EAMC nurse Amber Ford’s relationships with patients were true connections that words could not do justice. William Fuller demonstrated just how much she meant when he had the chance to celebrate her life on Thursday.
William, 80, took his rolling walker outside EAMC and stood in the rain alongside his wife, Alice-Kaye Fuller, as patients, co-workers, friends and family honored Amber with the raising of a Donate Life flag outside the hospital.
Amber, 34, suffered trauma to the brain and irreversible injuries in a hit-and-run accident in Atlanta last weekend before ultimately passing away late Friday night. Her family includes her husband Justin, 2-year-old daughter Sarah Kalyn and 9-month-old son William Shelton.
When those who knew Amber planned to share stories about her and offer prayers together, William knew he had to be there.
“I feel like every life should be honored. She honored my life by keeping me awake and going,” William said. “Amber was in there with me. They looked after me. If I don't take my medicine on time, I get all screwed up. She made sure with every tick of the clock that when that time came for my medicine, she was there. She made sure I got it.
“She looked after me like my wife looks after me. I love her, and I loved all the nurses.”
Amber came into William’s life in October 2016 when he suffered a heart attack shortly after undergoing knee surgery. William and Alice-Kaye got to know Amber as William regained his strength, and they shared Amber's excitement when she found out her first child was going to be a girl.
The Fullers didn’t know Amber before she became one of William’s nurses. Shortly thereafter, they understood they could never forget her.
“She was just a special person,” Alice-Kaye said. “She became very dear to us. She took care of him, and she took care of me, too. She's a special gal.”
The Fullers were among the crowd that gathered around the EAMC flagpole to honor Amber, who has worked at EAMC since March 2, 2015.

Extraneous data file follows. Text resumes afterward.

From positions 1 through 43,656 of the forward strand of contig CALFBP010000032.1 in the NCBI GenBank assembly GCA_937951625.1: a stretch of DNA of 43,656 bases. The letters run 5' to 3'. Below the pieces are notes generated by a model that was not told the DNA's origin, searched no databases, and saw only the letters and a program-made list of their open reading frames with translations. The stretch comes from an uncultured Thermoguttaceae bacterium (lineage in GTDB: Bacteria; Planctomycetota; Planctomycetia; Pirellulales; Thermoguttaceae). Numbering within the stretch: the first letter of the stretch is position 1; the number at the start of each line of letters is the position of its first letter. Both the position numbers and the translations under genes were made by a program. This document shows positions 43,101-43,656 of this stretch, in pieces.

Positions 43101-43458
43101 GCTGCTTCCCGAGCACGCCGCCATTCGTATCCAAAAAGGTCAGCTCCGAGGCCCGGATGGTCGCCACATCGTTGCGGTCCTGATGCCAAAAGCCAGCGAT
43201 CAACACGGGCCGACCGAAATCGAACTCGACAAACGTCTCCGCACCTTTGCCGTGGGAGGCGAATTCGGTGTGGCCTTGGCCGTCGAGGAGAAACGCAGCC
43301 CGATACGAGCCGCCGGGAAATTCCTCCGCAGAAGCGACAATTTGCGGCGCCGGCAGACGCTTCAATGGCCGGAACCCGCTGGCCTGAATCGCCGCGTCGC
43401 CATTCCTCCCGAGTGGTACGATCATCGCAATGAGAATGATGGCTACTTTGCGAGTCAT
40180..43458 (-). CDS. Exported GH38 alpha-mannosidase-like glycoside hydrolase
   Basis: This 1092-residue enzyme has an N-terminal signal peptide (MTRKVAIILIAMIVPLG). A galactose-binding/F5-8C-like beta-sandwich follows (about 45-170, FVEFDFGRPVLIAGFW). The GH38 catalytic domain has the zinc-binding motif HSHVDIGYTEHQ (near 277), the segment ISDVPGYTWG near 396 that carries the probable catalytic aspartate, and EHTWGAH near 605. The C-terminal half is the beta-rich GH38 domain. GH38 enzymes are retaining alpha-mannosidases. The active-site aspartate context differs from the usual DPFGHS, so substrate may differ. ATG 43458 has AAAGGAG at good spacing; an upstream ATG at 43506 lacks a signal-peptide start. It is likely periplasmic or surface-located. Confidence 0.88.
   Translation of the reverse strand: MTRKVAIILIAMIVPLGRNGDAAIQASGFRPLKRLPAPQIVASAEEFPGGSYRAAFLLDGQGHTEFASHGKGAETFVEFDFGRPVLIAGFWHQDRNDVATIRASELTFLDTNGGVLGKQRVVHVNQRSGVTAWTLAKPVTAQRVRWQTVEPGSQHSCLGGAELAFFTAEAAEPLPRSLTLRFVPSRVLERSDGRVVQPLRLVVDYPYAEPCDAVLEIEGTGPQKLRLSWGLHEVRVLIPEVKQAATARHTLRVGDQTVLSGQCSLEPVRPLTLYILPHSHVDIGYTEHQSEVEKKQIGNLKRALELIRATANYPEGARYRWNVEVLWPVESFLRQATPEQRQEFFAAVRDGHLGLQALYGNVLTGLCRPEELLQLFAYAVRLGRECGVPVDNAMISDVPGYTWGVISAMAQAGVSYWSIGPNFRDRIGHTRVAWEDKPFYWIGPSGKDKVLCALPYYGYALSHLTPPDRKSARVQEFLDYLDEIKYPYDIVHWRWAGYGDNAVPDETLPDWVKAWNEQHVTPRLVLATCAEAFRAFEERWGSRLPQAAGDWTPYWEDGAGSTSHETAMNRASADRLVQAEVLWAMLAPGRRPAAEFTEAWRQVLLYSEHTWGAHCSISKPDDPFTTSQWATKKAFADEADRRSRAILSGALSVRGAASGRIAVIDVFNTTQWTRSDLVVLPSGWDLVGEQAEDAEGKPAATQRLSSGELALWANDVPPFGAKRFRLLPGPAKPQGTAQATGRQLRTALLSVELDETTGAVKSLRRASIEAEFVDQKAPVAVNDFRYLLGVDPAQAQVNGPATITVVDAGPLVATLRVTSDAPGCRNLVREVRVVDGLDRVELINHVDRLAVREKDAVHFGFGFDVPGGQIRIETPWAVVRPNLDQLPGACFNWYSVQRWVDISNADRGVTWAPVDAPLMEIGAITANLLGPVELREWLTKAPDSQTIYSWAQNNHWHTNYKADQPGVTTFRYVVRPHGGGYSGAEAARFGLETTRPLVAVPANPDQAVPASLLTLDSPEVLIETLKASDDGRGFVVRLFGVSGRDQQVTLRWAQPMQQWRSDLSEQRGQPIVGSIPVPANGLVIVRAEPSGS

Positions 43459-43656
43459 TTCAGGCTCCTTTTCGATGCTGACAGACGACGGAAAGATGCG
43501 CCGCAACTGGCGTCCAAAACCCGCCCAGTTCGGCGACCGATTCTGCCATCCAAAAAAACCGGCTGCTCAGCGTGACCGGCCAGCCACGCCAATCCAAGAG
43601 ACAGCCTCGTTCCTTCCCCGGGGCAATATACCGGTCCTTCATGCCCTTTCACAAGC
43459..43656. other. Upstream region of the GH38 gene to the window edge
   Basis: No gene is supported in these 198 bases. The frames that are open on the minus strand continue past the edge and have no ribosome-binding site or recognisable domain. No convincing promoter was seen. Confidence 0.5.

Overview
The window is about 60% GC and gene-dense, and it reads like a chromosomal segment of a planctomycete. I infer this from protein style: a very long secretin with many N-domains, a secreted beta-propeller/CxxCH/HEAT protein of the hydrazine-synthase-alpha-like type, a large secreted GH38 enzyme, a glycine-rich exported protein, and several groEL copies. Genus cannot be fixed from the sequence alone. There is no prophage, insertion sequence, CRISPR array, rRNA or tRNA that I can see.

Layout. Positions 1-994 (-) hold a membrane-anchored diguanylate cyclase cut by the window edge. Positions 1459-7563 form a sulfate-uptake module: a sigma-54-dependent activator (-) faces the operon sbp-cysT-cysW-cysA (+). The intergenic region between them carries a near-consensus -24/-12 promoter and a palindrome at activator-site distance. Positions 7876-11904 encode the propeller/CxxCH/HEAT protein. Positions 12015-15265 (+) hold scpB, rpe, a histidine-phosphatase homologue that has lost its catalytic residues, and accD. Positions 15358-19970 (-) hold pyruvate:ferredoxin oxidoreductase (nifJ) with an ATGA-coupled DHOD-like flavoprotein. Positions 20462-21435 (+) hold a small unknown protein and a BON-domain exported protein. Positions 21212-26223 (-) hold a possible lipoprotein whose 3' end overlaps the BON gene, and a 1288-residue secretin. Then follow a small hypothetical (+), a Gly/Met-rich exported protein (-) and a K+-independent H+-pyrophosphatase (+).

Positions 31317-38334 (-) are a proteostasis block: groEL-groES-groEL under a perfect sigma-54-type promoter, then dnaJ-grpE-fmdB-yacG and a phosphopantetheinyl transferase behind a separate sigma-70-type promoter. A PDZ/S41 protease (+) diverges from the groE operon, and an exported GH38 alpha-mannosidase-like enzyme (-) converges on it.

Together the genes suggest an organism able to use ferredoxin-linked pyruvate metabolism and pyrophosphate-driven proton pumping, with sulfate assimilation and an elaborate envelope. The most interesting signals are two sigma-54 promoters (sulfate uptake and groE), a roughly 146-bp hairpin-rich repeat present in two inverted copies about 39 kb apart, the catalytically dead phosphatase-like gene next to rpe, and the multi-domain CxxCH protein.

Laura Eason, EAMC’s director of pastoral care, led a prayer before Lisa Harmon and Dr. Michael B. Williams shared messages with the group. Shortly after Williams spoke, two men raised the Donate Life flag that many in attendance had signed.
Amber had chosen to be an organ donor long before last weekend’s accident. Thanks to her selflessness, eight people will receive the gift of life.
According to the people who knew Amber best, it’s only fitting that she continues to improve the lives of others.
“Amber wanted to help everybody,” co-worker Meagan Patel said. “You can save so many lives by being an organ donor. Her being able to save a total of eight lives – she'll be living in eight different people. She's going to be a part of us forever. There's really no words to say. She was a great person.”
Thursday’s scene was understandably raw and emotional. Eason reminded everyone that even though doctors have a say, God had the final say when it came to calling Amber home. Many attendees shed tears throughout the ceremony and consoled each other as they remembered Ford and the role she played in their lives.
Amber provided the service of nursing others during her time at EAMC. Although it can be a thankless job, those who gathered together Thursday were thankful for the way she did it.
"I wanted to do this for her so her babies can see it," Harmon said, her voice breaking. "She took care of everybody just as if they were her own family. She was an excellent friend and co-worker who I can't say enough about.”
A GoFundMe for Amber’s family can be found at https://au.gofundme.com/f/amber-ford-donation.